Pop culture obsessives writing for the pop culture obsessed.
We may earn a commission from links on this page


We may earn a commission from links on this page.

Of the five stellar games collected in Valve's new Orange Box, Portal should make the most jaws drop. At heart, it's a puzzle game built around the "portal" mechanic, which lets you blast a pair of holes onto any two surfaces and teleport between them—for example, to get across a room, or drop on top of a high platform, or blip around an insurmountable barrier. Portal adds this to the standard repertoire of sliding platforms, tripable switches, and near the end, robotic gun turrets that whisper playfully, "I see you!" (When you knock one down, it adds, "I don't blame you."

That kind of detail is what makes Portal so intriguing. You're cast as a test subject in a strange, gigantic laboratory. An erratic, musical robotic voice leads you through a series of "tests," and the narration is hilarious and menacing. What's really going on here? What's a test and what's a malfunction? And what is Aperture Science Laboratories, anyway? Players' expectations, trust, and sense of free will are razed with grace and humor. Even when you spot a trick, you wind up falling for it—after all, gamers, like paranoids, are trained to pay attention to everything. (To get even more meta, Valve's Steam engine gathers data on everyone who plays the company's games: All those security cameras really do watch your every move.)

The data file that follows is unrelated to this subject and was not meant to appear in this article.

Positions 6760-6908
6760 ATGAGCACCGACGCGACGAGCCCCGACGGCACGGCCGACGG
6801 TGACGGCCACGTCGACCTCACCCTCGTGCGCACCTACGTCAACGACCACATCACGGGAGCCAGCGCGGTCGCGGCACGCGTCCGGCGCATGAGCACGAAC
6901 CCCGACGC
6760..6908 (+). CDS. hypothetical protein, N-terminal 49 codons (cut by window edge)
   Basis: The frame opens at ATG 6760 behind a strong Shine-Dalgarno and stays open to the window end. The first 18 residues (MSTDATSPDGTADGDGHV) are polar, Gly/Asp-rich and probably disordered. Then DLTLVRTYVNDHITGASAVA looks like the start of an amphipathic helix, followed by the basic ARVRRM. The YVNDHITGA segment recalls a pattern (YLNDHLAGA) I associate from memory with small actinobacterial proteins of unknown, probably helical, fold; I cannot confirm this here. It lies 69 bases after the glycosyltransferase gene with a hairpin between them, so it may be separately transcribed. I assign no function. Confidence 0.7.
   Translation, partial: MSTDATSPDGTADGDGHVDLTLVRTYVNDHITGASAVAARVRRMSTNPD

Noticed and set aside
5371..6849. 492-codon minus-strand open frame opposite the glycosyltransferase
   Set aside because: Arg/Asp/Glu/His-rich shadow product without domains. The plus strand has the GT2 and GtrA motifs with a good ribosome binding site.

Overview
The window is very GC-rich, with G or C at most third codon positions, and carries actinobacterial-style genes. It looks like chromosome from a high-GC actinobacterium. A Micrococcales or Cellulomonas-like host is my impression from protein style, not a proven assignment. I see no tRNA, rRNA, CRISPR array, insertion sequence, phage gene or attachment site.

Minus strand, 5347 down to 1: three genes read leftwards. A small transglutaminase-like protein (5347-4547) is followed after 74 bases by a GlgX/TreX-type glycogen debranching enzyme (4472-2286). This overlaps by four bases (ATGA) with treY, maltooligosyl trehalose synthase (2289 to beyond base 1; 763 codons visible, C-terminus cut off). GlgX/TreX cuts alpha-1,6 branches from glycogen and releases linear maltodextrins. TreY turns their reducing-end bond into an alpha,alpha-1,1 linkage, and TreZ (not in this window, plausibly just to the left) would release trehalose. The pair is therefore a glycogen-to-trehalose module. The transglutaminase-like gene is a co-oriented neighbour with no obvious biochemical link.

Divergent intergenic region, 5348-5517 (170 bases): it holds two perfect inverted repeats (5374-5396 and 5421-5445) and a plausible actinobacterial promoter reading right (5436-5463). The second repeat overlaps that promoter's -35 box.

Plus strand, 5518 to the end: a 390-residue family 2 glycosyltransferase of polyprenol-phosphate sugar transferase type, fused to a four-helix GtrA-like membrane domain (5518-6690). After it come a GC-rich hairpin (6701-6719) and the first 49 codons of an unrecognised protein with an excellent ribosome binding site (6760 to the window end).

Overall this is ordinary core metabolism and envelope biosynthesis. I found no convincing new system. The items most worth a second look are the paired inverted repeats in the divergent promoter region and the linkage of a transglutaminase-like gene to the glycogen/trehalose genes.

Valve's games are famous for their style as well as their quality. From the crisp visual design to the spare soundtrack to classy additions like a cameo by Mike Patton, Portal turns a novel game into an engrossing, mind-bending experience.


Beyond the game: The portal mechanism isn't new. The same designers used it in their student project, Narbacular Drop, and it's also a graphical representation of pointers—one of the first things most comp-sci students study.


Worth playing for: The hilarious credits sequence.

Frustration sets in when: Portal has been thoroughly playtested, and it offers several stumpers, but few moments that feel unfair: It's perfectly paced to teach you, lesson by lesson, how to think with portals.


Final judgment: Just as Valve's Half-Life 2 is the moody loner to Halo 3's high-school quarterback, Portal is smarter, cooler, funnier, and more sinister than almost any game this year.